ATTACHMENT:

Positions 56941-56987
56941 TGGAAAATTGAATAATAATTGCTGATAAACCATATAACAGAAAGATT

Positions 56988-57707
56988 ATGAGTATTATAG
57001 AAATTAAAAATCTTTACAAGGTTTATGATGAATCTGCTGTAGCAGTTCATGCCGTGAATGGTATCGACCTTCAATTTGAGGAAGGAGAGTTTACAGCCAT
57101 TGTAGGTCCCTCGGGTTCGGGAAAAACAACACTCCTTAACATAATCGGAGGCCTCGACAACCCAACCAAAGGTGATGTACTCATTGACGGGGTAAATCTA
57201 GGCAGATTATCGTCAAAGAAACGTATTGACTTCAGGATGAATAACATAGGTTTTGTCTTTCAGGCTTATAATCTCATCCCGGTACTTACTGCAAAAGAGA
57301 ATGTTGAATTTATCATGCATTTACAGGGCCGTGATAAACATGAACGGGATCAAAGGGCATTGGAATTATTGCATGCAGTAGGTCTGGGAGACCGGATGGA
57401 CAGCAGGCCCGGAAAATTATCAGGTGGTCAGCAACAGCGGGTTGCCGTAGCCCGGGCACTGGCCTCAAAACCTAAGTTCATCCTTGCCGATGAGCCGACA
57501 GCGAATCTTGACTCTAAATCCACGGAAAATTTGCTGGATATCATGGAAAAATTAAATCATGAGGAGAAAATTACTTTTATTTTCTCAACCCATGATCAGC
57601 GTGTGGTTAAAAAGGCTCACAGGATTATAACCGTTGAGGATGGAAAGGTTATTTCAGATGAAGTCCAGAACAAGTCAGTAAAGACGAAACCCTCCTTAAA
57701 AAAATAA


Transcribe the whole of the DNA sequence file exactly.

Positions 56941-56987
56941 TGGAAAATTGAATAATAATTGCTGATAAACCATATAACAGAAAGATT

Positions 56988-57707
56988 ATGAGTATTATAG
57001 AAATTAAAAATCTTTACAAGGTTTATGATGAATCTGCTGTAGCAGTTCATGCCGTGAATGGTATCGACCTTCAATTTGAGGAAGGAGAGTTTACAGCCAT
57101 TGTAGGTCCCTCGGGTTCGGGAAAAACAACACTCCTTAACATAATCGGAGGCCTCGACAACCCAACCAAAGGTGATGTACTCATTGACGGGGTAAATCTA
57201 GGCAGATTATCGTCAAAGAAACGTATTGACTTCAGGATGAATAACATAGGTTTTGTCTTTCAGGCTTATAATCTCATCCCGGTACTTACTGCAAAAGAGA
57301 ATGTTGAATTTATCATGCATTTACAGGGCCGTGATAAACATGAACGGGATCAAAGGGCATTGGAATTATTGCATGCAGTAGGTCTGGGAGACCGGATGGA
57401 CAGCAGGCCCGGAAAATTATCAGGTGGTCAGCAACAGCGGGTTGCCGTAGCCCGGGCACTGGCCTCAAAACCTAAGTTCATCCTTGCCGATGAGCCGACA
57501 GCGAATCTTGACTCTAAATCCACGGAAAATTTGCTGGATATCATGGAAAAATTAAATCATGAGGAGAAAATTACTTTTATTTTCTCAACCCATGATCAGC
57601 GTGTGGTTAAAAAGGCTCACAGGATTATAACCGTTGAGGATGGAAAGGTTATTTCAGATGAAGTCCAGAACAAGTCAGTAAAGACGAAACCCTCCTTAAA
57701 AAAATAA